Living by the Word of God-Genesis 3:1-7

Genesis 3:1-7 “Now the serpent was more crafty than any of the wild animals the Lord God had made. He said to the woman, “Did God really say, ‘You must not eat from any tree in the garden’?” 2 The woman said to the serpent, “We may eat fruit from the trees in the garden, 3 but God did say, ‘You must not eat fruit from the tree that is in the middle of the garden, and you must not touch it, or you will die.'” 4 “You will not surely die,” the serpent said to the woman. 5 “For God knows that when you eat of it your eyes will be opened, and you will be like God, knowing good and evil.” 6 When the woman saw that the fruit of the tree was good for food and pleasing to the eye, and also desirable for gaining wisdom, she took some and ate it. She also gave some to her husband, who was with her, and he ate it. 7 Then the eyes of both of them were opened, and they realized they were naked; so they sewed fig leaves together and made coverings for themselves.”
Genesi 3:1-7 “Il serpente era il più astuto di tutti gli animali dei campi che Dio il Signore aveva fatti. Esso disse alla donna: «Come! Dio vi ha detto di non mangiare da nessun albero del giardino?» 2 La donna rispose al serpente: «Del frutto degli alberi del giardino ne possiamo mangiare; 3 ma del frutto dell’albero che è in mezzo al giardino Dio ha detto: “Non ne mangiate e non lo toccate, altrimenti morirete”». 4 Il serpente disse alla donna: «No, non morirete affatto; 5 ma Dio sa che nel giorno che ne mangerete, i vostri occhi si apriranno e sarete come Dio, avendo la conoscenza del bene e del male 6 La donna osservò che l’albero era buono per nutrirsi, che era bello da vedere e che l’albero era desiderabile per acquistare conoscenza; prese del frutto, ne mangiò e ne diede anche a suo marito, che era con lei, ed egli ne mangiò.»
 
     Today’s reading is a familiar historical account of the fall of man. It is also a great lesson in temptation. Yet it should be noted that God’s laws were established before the serpent was allowed to spread his lies. Reading through these verses, it becomes apparent that the failure of the first humans can’t be blamed on anyone other than themselves. It wasn’t the environment or the serpent. James reminds us of the progression from temptation to sin: “but each one is tempted when, by his own evil desire, he is dragged away and enticed. 15 Then, after desire has conceived, it gives birth to sin; and sin, when it is full-grown, gives birth to death.” (James 1:14-15).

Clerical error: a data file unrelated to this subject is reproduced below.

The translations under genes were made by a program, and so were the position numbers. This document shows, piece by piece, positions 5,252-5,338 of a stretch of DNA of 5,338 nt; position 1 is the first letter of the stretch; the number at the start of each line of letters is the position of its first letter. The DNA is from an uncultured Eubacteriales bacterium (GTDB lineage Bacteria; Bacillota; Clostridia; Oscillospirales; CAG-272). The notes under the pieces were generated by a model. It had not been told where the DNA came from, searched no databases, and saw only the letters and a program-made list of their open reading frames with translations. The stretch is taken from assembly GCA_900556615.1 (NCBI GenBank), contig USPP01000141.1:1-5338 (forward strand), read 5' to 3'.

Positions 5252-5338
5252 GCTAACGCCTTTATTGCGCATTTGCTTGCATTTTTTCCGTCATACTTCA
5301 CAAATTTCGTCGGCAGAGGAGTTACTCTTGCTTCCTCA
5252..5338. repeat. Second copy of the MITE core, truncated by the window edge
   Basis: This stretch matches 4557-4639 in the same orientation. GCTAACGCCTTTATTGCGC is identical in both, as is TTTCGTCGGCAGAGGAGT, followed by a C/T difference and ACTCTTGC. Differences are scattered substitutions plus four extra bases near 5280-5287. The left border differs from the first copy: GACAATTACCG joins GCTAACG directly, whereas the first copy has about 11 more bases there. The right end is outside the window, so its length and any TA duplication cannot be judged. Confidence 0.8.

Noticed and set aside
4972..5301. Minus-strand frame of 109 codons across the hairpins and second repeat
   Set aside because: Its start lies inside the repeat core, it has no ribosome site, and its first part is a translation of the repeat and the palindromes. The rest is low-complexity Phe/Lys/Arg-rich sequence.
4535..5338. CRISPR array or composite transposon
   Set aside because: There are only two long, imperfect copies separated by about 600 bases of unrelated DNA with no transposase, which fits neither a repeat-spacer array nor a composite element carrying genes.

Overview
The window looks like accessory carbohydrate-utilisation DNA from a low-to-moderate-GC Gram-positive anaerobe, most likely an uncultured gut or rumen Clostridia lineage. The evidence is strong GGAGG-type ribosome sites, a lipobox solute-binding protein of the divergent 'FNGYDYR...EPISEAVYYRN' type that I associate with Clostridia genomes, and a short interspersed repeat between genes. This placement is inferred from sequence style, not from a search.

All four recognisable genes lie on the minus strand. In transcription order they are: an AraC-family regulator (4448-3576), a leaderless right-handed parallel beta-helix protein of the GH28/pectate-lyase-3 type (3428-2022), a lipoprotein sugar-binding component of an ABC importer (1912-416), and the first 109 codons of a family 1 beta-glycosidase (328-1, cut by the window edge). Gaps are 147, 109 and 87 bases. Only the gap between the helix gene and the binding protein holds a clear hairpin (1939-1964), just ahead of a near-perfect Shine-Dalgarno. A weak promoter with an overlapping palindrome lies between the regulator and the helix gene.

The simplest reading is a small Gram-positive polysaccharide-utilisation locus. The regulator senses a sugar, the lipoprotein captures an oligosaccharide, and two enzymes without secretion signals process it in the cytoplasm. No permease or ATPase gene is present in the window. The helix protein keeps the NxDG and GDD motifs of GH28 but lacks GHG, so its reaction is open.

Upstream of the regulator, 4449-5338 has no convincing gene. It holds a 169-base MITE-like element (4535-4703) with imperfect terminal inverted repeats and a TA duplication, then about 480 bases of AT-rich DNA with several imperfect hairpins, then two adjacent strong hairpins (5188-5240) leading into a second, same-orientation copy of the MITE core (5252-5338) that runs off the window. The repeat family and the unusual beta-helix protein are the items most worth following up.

The craftiness of Satan can be seen in his disguise as a serpent. God said that one of man’s responsibility in creation was to “rule” (have dominion) over fish, birds, and every creature that moved on the ground (Genesis 1:28). Adam and Eve’s first mistake was a failure to exercise dominion over the situation. Temptation comes to us in many forms and our victory or failure hinges on our decision to exercise dominion over Satan and recognize his deception. The first couple allowed the devil to dominate the conversation, provide subtle and persuasive arguments and, in reality, exercised dominion over them!
     By listening to his cunning questions, Eve takes the bait and distorts God’s command (verse 3). The rest was easy as the devil blatantly lies and Adam and Eve believe it. The sly schemes of the enemy have never changed. The great lesson of victory over temptation is to never give place to the devil. Ephesians 4:27 commands, “do not give the devil a foothold”. In other words, don’t let the devil “have dominion”! In the temptation of Jesus referred to in the Gospels, Jesus never let the devil exercise control. In living by the Word of God, He controlled every situation.
Pray with me: Lord, I know that temptation confronts me and desires to exercise dominion over me. Help me to obey God’s commands and declare by Your Word dominion over the devil and his schemes.


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